July 2019 Ask the Expert: Alpelisib and Other Treatments for Metastatic Hormone Receptor-Positive Breast Cancer
The listeners to New Approval for Metastatic Breast Cancer: Alpelisib, Living Beyond Breast Cancer’s July 22, 2019, webinar, had more questions than we had time to answer. Medical oncologist Adam Brufsky, MD, PhD, agreed to answer the remaining questions in writing. To learn more about alpelisib (Piqray), CDK 4/6 inhibitors, and other treatments used today for metastatic hormone receptor-positive breast cancer, listen to Dr. Brufsky’s full recording.
Remember: we cannot provide diagnoses, medical consultations or specific treatment recommendations. This service is designed for educational and informational purposes only. The information is general in nature. For specific healthcare questions or concerns, consult your healthcare providerbecause treatment varies with individual circumstances. The content is not intended in any way to substitute for professional counseling or medical advice.
Not that we know of.
Not that I know of. It would not stop me from prescribing alpelisib (Piqray).
There are no data on this, so we do not know.
We are not sure, and I would be careful with probiotics in this situation.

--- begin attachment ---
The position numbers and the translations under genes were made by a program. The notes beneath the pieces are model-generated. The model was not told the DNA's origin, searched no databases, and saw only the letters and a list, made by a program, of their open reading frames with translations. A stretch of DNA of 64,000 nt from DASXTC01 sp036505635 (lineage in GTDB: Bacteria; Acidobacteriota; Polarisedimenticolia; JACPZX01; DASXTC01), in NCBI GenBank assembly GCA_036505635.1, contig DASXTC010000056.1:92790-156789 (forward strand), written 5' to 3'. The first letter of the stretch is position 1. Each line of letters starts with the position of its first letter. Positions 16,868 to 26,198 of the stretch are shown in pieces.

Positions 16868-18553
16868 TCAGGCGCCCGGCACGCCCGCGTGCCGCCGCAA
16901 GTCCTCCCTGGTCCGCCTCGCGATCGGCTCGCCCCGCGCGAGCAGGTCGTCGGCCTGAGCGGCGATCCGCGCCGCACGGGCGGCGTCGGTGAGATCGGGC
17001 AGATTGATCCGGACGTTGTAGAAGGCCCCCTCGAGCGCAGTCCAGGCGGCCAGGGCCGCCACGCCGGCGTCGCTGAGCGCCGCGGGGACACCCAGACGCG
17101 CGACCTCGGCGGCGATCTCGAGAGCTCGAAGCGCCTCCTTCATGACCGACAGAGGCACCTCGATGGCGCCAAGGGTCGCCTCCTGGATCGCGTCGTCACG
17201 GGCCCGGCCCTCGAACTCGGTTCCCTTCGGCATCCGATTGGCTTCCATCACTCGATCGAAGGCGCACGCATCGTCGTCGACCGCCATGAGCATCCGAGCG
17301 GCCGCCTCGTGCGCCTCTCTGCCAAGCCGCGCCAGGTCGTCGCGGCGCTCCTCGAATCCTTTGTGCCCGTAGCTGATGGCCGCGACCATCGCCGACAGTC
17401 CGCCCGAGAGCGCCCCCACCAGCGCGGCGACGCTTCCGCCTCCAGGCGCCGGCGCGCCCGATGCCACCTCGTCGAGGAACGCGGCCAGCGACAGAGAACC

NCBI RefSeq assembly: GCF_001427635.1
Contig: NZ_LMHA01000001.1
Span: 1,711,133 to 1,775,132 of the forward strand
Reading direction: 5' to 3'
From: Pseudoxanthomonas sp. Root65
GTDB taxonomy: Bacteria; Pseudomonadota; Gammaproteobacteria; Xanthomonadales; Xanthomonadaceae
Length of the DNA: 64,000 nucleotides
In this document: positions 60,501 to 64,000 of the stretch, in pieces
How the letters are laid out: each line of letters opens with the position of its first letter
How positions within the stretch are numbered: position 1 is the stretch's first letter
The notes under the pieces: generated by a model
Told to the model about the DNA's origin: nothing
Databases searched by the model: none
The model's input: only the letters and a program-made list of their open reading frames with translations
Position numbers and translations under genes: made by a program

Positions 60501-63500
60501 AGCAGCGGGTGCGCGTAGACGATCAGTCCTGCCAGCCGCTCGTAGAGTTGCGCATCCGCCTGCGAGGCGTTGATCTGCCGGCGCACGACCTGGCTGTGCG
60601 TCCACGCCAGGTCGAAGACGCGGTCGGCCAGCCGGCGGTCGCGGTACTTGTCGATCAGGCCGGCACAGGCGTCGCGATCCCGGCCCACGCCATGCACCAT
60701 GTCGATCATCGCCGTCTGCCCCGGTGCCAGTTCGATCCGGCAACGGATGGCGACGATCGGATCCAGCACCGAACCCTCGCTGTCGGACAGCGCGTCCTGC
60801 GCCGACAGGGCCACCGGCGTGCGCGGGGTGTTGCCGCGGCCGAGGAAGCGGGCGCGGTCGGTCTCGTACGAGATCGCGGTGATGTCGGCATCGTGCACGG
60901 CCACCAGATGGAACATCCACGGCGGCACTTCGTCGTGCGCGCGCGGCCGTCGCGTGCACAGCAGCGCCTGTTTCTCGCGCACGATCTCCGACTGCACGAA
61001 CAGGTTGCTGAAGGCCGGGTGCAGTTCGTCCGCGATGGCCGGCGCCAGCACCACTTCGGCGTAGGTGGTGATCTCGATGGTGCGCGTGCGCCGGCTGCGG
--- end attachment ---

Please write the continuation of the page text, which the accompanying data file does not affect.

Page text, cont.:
There are currently trials testing anti-HER2 agents with alpelisib, but they are not complete, so we do not know if they will work well together. I am not sure of the names, but you can search NCI PDQ for these. [Editor’s note: Here are trials on clinicaltrials.gov, some based in the U.S. and some abroad.]
I am happy it is working, and in this case insulin is not inhibiting alpelisib.
Most people end up on metformin to control the high sugars with alpelisib.
This really depends on your insurance plan and coverage, but the price to insurance (not to the patient) is about $10,000-$15,000 per month. [Editor’s note: The list price for a 28-day supply is $15,500. Novartis, the maker of alpelisib, has patient assistance programs and a Patient Support Line. Visit the website for more information.]
There is no evidence for waiting, but there are trials of staying on the same CDK 4/6 and trying another hormonal therapy as a strategy. [Editor’s note: We found four U.S. trials on clinicaltrials.gov that look at how CDK inhibitors may be used after the cancer progresses with a hormonal therapy and CDK inhibitor.]
Our group and others have presented data on this strategy and will publish it soon. This could be a possible idea to pursue.
The CDK 4/6 generally still works.
Less side effects and yes, to increase the number of possible treatments.
It can come from CDK 4/6 resistance.